Topic: Media Research Center
Brent Baker wants you to be as critical of George Stephanopoulos becoming a co-host of "Good Morning America" as others were of Republican Rep. Susan Molinari becoming a co-host of a Saturday morning talk show on CBS several years ago. Which can only mean that Baker is wrong about it.
In a Dec. 9 MRC item, Baker writes: "Here’s one yardstick for measuring the media’s response: Back in 1997, CBS announced that ex-GOP Representative Susan Molinari (pictured at right) would take over as co-host of Saturday Morning. Journalists quickly howled at the breaching of the sacred 'barricade that is supposed to exist in journalism between the political people and the officials on the one hand, and the reporters on the other.' NPR’s Mara Liasson said it was 'disturbing' of CBS to hire a Republican; Nina Totenberg exclaimed: 'This really makes me want to puke.'"
A search through the MRC provided no evidence that it has ever provided the full context in which those comments -- particularly the one attributed to Totenberg -- were made, so it's impossible to tell what Totenberg and Liasson meant by what they said.
Baker goes on to complain that ABC "has aided in the transformation of Stephanopoulos from political spinmeister into supposedly neutral journalist over the years, allowing him to fill in as anchor of World News as well as on Good Morning America." But his likening of Molinari's transition from politics to TV to that of Stephanopoulos' is faulty.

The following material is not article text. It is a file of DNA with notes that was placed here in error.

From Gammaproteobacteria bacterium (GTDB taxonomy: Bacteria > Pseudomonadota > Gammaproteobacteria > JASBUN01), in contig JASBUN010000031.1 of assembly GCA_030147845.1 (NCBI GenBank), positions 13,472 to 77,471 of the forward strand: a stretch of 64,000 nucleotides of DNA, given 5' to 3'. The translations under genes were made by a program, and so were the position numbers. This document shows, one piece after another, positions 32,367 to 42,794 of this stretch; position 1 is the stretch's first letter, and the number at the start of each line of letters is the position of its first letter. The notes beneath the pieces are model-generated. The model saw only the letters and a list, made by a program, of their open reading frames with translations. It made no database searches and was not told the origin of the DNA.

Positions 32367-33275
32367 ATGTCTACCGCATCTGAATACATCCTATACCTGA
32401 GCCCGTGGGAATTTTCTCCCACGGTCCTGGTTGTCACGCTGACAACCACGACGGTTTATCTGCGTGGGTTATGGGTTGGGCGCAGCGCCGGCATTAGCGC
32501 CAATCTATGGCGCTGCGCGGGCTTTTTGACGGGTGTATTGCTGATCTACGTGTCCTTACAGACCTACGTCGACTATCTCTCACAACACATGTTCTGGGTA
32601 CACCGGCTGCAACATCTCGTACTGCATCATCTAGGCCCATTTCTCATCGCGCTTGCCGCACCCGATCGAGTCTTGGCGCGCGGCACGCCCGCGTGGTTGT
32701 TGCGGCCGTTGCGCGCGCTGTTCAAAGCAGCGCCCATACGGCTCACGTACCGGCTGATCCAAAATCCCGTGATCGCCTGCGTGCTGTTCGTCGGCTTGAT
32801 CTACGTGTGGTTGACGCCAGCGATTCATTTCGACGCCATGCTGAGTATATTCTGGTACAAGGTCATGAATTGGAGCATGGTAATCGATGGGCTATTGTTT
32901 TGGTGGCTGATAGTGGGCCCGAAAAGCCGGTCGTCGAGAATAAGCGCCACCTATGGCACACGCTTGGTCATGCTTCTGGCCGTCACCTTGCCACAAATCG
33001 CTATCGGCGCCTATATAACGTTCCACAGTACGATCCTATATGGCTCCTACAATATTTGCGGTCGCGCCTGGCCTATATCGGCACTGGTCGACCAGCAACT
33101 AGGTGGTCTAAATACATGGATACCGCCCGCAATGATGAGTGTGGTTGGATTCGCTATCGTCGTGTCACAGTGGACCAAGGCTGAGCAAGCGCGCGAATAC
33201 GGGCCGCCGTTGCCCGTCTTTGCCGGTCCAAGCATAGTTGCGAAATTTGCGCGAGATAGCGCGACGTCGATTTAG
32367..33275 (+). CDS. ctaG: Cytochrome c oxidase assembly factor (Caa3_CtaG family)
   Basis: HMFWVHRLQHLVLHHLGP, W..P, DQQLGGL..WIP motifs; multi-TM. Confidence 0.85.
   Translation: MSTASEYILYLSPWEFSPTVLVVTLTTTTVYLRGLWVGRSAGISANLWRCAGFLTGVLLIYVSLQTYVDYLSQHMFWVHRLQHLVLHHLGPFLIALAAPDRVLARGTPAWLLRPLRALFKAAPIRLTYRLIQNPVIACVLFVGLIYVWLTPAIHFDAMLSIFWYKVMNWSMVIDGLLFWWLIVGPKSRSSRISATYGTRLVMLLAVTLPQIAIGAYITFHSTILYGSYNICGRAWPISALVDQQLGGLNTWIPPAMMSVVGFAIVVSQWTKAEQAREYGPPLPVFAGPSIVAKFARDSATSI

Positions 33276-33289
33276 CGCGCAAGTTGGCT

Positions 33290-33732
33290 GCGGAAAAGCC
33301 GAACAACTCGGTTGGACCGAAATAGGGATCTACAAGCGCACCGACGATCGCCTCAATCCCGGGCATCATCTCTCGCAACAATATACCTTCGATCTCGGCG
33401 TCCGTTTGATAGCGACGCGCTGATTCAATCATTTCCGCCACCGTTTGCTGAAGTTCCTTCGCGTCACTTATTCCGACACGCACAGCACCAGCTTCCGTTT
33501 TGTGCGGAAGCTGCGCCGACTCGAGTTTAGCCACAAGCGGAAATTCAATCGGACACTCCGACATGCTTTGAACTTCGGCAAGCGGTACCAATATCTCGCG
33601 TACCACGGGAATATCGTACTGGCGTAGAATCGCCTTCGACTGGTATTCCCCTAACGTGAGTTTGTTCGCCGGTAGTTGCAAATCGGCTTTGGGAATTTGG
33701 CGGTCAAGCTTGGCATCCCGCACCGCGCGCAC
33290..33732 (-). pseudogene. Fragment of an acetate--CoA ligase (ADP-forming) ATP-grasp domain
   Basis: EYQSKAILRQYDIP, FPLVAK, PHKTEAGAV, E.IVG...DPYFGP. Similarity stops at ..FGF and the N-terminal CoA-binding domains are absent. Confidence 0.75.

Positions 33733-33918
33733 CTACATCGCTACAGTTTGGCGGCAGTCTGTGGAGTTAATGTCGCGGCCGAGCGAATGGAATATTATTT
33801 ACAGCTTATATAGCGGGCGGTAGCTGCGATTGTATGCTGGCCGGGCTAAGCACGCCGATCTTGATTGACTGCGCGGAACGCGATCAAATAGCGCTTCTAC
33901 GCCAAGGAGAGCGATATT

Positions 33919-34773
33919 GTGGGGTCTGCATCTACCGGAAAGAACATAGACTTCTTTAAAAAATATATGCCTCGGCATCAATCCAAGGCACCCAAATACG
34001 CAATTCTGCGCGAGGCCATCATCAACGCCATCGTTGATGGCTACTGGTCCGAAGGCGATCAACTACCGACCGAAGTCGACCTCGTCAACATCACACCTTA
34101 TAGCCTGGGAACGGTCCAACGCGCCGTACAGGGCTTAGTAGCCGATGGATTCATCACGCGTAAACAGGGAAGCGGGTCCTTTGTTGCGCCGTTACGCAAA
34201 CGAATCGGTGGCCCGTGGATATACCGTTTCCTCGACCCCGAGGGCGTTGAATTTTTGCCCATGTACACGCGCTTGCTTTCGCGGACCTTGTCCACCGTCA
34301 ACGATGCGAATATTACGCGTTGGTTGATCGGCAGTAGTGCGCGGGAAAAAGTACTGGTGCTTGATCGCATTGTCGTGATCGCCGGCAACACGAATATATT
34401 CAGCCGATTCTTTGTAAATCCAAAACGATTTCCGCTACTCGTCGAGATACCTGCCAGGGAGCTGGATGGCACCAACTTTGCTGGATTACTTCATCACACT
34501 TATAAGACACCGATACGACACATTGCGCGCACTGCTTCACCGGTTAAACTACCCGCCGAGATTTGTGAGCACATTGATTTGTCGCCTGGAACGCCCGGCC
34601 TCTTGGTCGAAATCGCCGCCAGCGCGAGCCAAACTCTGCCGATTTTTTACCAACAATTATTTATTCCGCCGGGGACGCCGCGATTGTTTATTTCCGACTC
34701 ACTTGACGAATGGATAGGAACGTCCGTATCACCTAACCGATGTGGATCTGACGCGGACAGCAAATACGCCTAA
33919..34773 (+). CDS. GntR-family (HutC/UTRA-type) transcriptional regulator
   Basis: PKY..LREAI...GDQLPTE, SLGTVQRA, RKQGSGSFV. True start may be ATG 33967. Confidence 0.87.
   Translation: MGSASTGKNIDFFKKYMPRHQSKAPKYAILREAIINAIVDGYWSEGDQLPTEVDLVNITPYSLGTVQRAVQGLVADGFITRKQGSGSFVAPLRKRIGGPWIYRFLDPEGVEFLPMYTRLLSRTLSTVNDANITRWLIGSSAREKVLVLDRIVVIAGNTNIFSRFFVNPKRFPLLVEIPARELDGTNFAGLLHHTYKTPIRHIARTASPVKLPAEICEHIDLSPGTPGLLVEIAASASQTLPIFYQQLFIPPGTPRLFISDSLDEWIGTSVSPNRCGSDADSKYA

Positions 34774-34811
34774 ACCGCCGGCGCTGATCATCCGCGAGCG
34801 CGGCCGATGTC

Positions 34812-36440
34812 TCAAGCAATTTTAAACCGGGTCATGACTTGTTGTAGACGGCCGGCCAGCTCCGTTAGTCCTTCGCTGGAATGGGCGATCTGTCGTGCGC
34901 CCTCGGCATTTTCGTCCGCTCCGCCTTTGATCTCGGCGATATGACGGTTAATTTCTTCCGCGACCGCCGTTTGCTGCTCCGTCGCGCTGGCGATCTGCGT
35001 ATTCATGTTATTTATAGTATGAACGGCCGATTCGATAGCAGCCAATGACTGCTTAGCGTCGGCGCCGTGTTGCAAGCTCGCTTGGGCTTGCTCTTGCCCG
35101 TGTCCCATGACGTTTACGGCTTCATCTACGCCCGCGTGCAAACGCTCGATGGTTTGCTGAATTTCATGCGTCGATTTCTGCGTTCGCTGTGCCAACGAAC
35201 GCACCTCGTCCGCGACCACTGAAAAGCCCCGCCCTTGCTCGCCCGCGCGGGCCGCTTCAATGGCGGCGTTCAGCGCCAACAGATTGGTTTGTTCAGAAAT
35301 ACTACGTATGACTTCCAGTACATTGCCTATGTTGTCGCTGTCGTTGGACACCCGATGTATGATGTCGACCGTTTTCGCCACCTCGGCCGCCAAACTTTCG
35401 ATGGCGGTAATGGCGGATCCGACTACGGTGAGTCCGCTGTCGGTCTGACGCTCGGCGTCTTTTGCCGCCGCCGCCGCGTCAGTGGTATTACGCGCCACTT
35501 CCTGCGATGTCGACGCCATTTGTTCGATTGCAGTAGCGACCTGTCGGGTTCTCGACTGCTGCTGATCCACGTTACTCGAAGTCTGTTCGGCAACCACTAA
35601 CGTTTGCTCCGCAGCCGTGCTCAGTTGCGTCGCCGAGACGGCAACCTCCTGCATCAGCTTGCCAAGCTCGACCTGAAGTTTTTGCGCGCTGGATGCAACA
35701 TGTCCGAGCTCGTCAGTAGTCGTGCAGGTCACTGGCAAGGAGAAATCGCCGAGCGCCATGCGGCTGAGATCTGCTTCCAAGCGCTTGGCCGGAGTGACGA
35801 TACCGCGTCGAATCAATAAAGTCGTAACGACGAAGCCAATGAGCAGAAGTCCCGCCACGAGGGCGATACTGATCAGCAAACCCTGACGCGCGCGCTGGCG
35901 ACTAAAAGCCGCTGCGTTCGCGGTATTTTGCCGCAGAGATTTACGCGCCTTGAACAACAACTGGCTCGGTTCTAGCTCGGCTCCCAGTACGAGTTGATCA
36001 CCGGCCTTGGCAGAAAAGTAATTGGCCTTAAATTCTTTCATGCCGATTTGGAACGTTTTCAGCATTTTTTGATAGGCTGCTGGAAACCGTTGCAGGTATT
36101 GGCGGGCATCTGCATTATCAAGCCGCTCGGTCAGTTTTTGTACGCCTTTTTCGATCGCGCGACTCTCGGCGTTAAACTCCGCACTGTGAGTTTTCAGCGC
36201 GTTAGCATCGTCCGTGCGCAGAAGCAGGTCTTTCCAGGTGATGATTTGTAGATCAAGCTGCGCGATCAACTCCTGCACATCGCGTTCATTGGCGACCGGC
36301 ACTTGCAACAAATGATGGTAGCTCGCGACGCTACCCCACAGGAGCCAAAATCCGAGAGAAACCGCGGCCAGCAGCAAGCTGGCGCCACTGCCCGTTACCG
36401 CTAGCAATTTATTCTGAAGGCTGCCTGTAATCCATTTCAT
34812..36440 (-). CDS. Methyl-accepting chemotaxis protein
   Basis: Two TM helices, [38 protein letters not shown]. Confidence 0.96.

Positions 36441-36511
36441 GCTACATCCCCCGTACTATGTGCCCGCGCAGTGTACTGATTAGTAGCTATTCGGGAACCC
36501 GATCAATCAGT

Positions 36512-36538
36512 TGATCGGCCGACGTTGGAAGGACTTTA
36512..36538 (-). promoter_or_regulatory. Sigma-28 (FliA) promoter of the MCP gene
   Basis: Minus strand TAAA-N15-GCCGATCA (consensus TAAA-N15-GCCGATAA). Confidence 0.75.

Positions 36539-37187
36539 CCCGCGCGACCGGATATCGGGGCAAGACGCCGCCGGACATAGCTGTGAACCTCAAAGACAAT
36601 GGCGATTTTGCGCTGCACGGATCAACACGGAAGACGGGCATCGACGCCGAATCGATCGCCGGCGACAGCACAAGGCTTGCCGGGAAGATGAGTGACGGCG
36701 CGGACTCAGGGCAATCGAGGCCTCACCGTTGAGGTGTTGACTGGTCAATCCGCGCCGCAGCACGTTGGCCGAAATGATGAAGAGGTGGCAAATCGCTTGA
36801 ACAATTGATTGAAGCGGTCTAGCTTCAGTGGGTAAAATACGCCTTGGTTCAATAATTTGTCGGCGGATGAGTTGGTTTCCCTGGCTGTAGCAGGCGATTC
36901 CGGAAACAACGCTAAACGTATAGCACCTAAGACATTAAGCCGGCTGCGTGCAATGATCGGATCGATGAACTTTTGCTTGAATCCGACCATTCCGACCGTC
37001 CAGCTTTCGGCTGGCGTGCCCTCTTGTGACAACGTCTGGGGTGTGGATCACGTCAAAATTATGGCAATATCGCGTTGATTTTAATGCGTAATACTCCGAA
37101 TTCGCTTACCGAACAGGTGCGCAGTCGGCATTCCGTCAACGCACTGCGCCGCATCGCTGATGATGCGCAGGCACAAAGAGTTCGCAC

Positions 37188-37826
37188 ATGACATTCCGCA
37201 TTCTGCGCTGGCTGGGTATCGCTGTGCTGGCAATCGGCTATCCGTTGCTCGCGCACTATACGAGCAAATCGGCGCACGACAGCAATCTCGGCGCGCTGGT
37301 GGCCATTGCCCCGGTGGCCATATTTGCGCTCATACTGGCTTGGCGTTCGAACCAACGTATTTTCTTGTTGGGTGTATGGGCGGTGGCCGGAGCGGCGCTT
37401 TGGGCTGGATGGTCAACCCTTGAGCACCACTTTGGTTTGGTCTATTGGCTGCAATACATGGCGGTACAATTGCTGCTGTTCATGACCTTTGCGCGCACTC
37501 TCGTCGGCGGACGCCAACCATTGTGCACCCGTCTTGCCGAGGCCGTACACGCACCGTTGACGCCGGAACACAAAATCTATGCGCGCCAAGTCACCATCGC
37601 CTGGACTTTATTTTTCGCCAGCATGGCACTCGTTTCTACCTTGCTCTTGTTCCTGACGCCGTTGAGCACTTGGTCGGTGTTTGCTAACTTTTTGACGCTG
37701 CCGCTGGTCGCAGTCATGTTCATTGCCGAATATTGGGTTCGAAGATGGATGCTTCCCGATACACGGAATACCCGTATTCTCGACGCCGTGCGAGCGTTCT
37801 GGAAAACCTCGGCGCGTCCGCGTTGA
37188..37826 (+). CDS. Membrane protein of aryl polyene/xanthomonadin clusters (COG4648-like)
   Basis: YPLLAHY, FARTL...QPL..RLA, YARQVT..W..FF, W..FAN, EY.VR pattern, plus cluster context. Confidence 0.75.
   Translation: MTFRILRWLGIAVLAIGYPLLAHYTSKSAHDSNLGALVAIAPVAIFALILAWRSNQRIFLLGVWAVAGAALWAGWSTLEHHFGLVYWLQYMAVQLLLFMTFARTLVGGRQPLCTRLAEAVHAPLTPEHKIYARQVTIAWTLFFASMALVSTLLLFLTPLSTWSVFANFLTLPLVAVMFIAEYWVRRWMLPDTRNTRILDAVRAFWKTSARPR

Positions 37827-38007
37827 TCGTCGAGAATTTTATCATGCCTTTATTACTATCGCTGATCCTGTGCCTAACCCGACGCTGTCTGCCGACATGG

Molinari literally quit her job as a member of Congress to take the CBS job just six months after winning re-election; Stephanopoulos was an adviser to President Clinton, an unelected post, when he left the White House to join ABC in late 1996 -- as an analyst and correspondent, not a host. He did not begin hosting "This Week" until 2002, and he was not named chief Washington correspondent until 2005 -- after he had proved himself as a correspondent and analyst.
Stephanopoulos had been with ABC for more than 12 years when he was named "GMA" host; Molinari came to her CBS job straight from Congress, and her hosting gig ended after less than a year.
Baker goes on to complain that that "concept that Stephanopoulos has been 'completely non-partisan' is laughable," directing readers to "the Media Research Center’s freshly-updated 'Profile in Bias'" on him. But it actually says more about the MRC's bias than Stephanopoulos'; as it tends to do, the MRC tries to pass off examples of Stephanopoulos saying nice things about Democrats or otherwise not following the MRC's hard-right script as "bias."
One example of "bias" presented is that Stephanopoulos declared that Barack Obama and Joe Biden won their respective debates against Republican candidates during the 2008 campaign. But as we detailed, Stephanopoulos' opinion reflected that of the American public as indicated by post-debate polling, in which a plurality or majority also declared Obama and Biden the winners.
Agreeing with the views of the American public is "bias"? Baker wants you to think it is -- which tells you all you need to know about the Media Research Center's "research."